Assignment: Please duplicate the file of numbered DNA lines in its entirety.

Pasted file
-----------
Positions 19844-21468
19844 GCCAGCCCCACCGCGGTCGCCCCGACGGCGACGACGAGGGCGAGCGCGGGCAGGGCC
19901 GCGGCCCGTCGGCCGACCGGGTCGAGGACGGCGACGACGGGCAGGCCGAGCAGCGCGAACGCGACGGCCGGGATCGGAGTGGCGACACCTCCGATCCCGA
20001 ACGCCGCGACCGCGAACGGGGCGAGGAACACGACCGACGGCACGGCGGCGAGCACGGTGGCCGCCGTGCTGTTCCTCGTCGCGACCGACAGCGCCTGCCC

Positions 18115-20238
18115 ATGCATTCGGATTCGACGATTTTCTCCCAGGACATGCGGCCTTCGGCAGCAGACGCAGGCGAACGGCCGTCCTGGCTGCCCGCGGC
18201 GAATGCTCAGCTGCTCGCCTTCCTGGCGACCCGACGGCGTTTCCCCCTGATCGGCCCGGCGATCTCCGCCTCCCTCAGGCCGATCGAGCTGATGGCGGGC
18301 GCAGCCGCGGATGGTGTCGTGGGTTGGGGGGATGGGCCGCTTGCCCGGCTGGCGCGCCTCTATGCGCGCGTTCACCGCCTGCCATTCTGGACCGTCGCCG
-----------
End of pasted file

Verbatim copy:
Positions 19844-21468
19844 GCCAGCCCCACCGCGGTCGCCCCGACGGCGACGACGAGGGCGAGCGCGGGCAGGGCC
19901 GCGGCCCGTCGGCCGACCGGGTCGAGGACGGCGACGACGGGCAGGCCGAGCAGCGCGAACGCGACGGCCGGGATCGGAGTGGCGACACCTCCGATCCCGA
20001 ACGCCGCGACCGCGAACGGGGCGAGGAACACGACCGACGGCACGGCGGCGAGCACGGTGGCCGCCGTGCTGTTCCTCGTCGCGACCGACAGCGCCTGCCC

Positions 18115-20238
18115 ATGCATTCGGATTCGACGATTTTCTCCCAGGACATGCGGCCTTCGGCAGCAGACGCAGGCGAACGGCCGTCCTGGCTGCCCGCGGC
18201 GAATGCTCAGCTGCTCGCCTTCCTGGCGACCCGACGGCGTTTCCCCCTGATCGGCCCGGCGATCTCCGCCTCCCTCAGGCCGATCGAGCTGATGGCGGGC
18301 GCAGCCGCGGATGGTGTCGTGGGTTGGGGGGATGGGCCGCTTGCCCGGCTGGCGCGCCTCTATGCGCGCGTTCACCGCCTGCCATTCTGGACCGTCGCCG